Lets face it for many of us, our organisations are not as well organised as we would like...It's time for a rethink
Patterns of Excellence presents a blueprint for success which can be adapted to any organization. Based on extensive analysis of worldwide excellence in performance, this highly accessible book reinforces theory with practical examples.
Samson and Challis reveal the patterns of excellence which connect the operations of the world's best organizations, and demonstrate how to mould these defining principles into a structures framework and management approach. The book's case studies provide illuminating analysis and practiocal guidance on implementing managment structures..
Danny Samson is currently both Professor of Management at Melbourne Business School and Director of the Centre for Manufacturing Management. He began his career working as a chemical engineer for ICI, after which he attained a PhD in Management and subsequent appointments at the universities of Illinois and New South Wales. He has written five books and published over fifty articles on management.
Danny regularly consults business across a variety of industries in Europe, Australia, New Zealand and the USA on strategy, operations improvement and realization of the business principles outlined in Patterns of Excellence. In addition he conducts regular executive education programs for companies wishing to restructure themselves within this framework. He has worked on numerous high-level government inquiries in fields ranging from technology management, manufacturing management and leadership to industry competitiveness, market policy and restructuring.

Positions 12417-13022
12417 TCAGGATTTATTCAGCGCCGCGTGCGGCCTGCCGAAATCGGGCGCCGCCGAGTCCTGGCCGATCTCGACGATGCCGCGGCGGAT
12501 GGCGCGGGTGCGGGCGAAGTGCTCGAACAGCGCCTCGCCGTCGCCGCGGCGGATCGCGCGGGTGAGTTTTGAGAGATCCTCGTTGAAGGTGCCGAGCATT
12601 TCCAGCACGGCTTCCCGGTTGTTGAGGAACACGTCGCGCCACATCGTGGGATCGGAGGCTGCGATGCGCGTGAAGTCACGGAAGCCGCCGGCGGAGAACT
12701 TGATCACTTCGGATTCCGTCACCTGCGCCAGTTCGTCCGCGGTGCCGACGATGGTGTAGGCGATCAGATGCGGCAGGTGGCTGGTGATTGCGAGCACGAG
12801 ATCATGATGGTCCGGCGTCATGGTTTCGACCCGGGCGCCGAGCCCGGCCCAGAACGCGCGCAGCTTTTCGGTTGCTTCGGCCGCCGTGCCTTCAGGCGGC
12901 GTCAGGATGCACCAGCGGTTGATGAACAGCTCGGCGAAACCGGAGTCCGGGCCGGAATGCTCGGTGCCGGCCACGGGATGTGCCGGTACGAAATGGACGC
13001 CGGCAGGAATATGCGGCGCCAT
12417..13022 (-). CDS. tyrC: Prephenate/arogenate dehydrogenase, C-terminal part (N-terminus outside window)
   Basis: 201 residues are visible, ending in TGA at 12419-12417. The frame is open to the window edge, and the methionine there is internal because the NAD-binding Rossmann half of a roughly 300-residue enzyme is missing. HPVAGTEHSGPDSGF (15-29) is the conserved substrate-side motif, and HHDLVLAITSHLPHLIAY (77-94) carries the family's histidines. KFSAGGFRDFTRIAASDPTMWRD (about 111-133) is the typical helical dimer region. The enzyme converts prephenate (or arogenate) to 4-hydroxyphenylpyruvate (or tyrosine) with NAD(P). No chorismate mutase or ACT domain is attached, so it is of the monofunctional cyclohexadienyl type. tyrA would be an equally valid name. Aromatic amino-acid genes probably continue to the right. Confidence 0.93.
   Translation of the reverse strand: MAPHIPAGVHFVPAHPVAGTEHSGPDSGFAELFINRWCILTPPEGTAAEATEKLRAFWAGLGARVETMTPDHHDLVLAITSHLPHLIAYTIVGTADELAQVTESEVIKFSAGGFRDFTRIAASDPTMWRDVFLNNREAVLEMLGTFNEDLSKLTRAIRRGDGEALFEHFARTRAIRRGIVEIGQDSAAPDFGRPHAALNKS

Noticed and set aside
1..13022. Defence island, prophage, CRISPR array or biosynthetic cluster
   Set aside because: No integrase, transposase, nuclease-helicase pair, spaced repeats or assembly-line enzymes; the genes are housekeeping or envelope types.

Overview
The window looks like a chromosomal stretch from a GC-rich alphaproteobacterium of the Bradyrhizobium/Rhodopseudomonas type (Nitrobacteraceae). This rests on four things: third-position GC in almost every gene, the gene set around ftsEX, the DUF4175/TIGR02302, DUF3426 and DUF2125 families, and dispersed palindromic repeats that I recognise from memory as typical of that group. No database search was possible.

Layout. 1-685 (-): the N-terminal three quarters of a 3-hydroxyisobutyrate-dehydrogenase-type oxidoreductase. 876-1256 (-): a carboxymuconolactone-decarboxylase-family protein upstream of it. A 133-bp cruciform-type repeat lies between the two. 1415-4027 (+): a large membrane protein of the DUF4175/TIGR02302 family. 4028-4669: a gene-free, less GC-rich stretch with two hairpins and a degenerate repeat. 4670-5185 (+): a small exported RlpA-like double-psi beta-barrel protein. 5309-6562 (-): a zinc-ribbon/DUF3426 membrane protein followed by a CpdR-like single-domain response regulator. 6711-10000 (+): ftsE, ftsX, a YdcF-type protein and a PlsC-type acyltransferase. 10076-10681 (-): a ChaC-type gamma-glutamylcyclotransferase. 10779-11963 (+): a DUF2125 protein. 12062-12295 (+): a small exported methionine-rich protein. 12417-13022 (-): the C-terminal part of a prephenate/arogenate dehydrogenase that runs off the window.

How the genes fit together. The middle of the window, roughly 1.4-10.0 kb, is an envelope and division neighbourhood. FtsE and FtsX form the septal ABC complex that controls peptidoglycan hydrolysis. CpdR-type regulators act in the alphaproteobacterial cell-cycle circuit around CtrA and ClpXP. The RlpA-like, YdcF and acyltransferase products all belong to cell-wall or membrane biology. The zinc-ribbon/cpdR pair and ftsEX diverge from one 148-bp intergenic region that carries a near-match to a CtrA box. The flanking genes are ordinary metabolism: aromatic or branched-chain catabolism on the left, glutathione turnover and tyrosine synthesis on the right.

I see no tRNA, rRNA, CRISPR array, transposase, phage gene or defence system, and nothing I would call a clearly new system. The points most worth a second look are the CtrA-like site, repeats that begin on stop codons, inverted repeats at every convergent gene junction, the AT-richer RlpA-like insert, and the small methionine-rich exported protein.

David Challis has spent the last 20 years consulting to organizations in Europe, USA, Australia and Asia in the area of stretegic organizational change. He has worked at all organizational levels: board through middle management through shop floor and has an outstanding track record as an effective change agent. David is an Assiciate of Melbourne Degrees in Engineering and a PhD in Management.
Table of contents
I. PATTERNS OF EXCELLENCE.1. Patterns of excellence—beyond organizational “mid-life” crisis.
2. Towards world-class management and leadership.
II. MANAGEMENT BY PRINCIPLES.
3. Management by principles.
4. Principle 1: Alignment.
5. Principle 2: Distributed leadership.
6. Principle 3: Integration.
7. Principle 4: Being out front.
8. Principle 5: Being up front.
9. Principle 6: Resourcing the medium term.
10. Principle 7: Being time focused.
11. Principle 8: Embracing change.
12. Principle 9: Learning focus.
13. Principle 10: Being disciplined.
14. Principle 11: Measurement and reporting.
15. Principle 12: Customer value.
16. Principle 13: Capabilities.
17. Principle 14: Micro to macro.
18. Implementation steps.
19. Key Success Factors—the system of management.
Conclusion and epilogue.
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Published by FT Press (August 19th 1999) - Copyright © 2000